Sorry for the radio silence! My roommate decided to move out a week ago, and I have been busy preparing for his departure, and for my new life in minimalism with a new subtenant.
The bottom picture is the “before.” We had a TV (yuck), an end table, a coffee table, an ottoman, a four-chair dining set, a kitchen bar, two barstools, and 3 more bicycles.
The top picture is now. Instead of those things above, I have a lot of space. And plants. I have a rug but no vacuum so I’m not even gonna lay it out yet, and a piano and some ugly wifi boxes will be forthcoming.
I think now is as good a time as any to share some of the minimalist homes I’ve inhabited in my past lives, and how they worked for me.
This was my first settled apartment in Boston. The living room was a decent size but there was no dining room, so we made the kitchen eat-in. We had aloe plants, and a bookcase (which I would really love to have here):
Here’s another view of it after my roommate moved his piano to his room, and I acquired another more giant schleffera plant:
My next settled spot in Boston was this living room, which was a similar size, and kitchen was also eat-in, no dining room. This time I hung up my guitars, we had a TV we never used, and I acquired an alocasia plant to keep my schleffera company:
People on the Minimalist Life Facebook Group have been chattering about minimalist living rooms that don’t use a couch. After my two roommates moved out and took their couch, I had about a month to myself, during which time I converted the living room into this pillow palace. I had that gorgeous vintage rattan bookshelf (which a later roommate THREW AWAY, ugh), a cozy rug, still had the armchair, and the trunk coffee table became a truck bench with some pillows atop it. NO REGRETS on this setup. I loved being on the floor, and loved having room to move and spread out and laze about. Would do again 100%.
Anyone else live minimally? What’s your favorite thing about your spaces?
Today I checked Facebook for the first time in months to see that my Aunt is selling all of her dining room furniture. In the comments someone asked why, and if she was moving. “No, just getting some new stuff!” my Aunt replied excitedly. Presumably she’s getting rid of her old dining room set because it didn’t “spark joy,” and getting another in the hopes that the new one will. Which got me thinking:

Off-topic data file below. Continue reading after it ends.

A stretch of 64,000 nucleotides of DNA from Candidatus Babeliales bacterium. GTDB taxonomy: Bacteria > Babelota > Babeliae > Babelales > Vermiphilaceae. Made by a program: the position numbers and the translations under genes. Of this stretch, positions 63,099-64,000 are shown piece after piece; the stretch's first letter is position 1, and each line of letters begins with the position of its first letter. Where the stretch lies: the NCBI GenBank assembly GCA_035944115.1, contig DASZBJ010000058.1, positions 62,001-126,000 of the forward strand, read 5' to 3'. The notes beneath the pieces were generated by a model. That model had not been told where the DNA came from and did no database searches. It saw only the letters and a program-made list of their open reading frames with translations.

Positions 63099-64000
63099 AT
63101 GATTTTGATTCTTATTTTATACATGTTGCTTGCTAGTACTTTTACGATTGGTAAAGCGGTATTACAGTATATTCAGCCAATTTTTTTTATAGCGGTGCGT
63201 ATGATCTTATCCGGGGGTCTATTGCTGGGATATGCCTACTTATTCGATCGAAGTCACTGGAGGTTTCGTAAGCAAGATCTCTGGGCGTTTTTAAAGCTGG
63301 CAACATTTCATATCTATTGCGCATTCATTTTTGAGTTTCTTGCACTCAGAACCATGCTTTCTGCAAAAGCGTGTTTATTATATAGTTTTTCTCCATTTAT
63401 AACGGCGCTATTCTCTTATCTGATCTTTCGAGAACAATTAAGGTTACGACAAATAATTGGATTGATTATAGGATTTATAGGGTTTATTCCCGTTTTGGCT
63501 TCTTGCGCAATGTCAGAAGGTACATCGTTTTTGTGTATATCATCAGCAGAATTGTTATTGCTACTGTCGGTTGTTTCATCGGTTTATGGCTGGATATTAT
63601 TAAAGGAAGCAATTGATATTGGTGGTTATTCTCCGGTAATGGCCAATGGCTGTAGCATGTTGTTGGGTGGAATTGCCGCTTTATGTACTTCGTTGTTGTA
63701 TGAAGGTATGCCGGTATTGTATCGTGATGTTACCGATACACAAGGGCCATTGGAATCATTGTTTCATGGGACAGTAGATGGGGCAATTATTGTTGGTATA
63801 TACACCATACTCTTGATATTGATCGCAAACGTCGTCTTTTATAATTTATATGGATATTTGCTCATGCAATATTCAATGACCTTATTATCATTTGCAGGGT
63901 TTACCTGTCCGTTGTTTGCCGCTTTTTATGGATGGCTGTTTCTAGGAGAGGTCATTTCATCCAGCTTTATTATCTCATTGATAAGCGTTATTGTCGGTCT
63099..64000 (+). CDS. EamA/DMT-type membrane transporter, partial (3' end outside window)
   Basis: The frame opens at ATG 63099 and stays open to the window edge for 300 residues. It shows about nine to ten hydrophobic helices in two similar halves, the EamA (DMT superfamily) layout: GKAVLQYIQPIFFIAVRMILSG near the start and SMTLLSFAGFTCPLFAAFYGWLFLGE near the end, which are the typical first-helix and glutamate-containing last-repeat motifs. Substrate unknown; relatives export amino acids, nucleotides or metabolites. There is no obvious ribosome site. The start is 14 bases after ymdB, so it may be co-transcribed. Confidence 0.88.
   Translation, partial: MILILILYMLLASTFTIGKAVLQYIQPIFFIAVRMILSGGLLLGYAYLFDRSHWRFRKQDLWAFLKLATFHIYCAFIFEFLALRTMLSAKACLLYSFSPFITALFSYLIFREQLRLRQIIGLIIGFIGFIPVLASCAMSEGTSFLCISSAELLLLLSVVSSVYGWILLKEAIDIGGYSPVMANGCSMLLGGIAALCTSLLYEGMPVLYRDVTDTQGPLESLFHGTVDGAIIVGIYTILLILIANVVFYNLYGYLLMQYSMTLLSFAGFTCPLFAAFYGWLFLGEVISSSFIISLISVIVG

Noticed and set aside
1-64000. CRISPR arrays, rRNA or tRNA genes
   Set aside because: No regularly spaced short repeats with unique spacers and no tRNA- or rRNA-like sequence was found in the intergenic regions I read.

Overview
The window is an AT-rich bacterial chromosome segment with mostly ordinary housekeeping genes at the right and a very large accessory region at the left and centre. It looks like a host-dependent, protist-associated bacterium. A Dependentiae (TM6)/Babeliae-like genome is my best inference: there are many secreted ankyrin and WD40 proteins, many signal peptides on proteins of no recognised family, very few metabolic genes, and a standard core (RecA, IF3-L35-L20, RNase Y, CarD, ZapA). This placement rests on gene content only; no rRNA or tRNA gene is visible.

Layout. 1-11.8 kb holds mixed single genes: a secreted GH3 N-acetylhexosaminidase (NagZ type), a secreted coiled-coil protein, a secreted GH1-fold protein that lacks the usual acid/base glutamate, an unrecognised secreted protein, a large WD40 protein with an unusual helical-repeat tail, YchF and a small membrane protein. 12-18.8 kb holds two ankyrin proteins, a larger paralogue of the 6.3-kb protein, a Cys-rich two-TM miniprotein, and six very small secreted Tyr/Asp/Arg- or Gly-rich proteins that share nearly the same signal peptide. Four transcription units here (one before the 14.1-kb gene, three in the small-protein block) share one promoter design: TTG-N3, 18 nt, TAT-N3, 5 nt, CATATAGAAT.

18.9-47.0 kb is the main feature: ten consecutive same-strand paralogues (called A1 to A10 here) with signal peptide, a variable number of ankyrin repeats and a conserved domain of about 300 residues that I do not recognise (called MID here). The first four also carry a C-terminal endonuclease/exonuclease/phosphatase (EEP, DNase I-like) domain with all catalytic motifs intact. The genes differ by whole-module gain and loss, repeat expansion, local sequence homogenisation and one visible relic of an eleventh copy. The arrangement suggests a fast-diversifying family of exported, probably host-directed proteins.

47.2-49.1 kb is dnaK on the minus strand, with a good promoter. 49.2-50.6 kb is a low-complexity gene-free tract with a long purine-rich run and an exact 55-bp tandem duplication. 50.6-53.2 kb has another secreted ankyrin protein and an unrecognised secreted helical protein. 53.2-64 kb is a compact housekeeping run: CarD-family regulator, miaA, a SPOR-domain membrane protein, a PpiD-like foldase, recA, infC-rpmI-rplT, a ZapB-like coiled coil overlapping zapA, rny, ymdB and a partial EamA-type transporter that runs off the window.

How can we keep receiving “joy sparks” from old things we’ve grown tired of?
Because I don’t know about you, but I can’t afford a new dining set every year when my style changes.
Lots of minimalist bloggers, particularly style bloggers, talk about “investing in a high-quality wardrobe of staples you’ll wear for years to come.” I think about this statement a lot too. By high-quality, they mean “expensive,” (usually resulting from ethical textile production - which of course I support) but no amount of investment can change the simple fact that:
Style E V O L V E S. Tastes C H A N G E.
Quickly, sometimes. For me, I’ve been wearing the same pseudo 1940s/1950s look in different variations since high school, right down to the flower in my hair, and my room has always had a vibe of natural serenity. But I’ve always liked to dabble - no one likes to be trapped in one box! So, knowing that tastes will change, and style will evolve, how can we do our best to not actively support capitalism?
That’s my number one tip for anyone approaching minimalism, because it does four things at once:
Cuts down on environmental impact - it gets clothes out of landfills, and gives them a new life with open-minded consumers.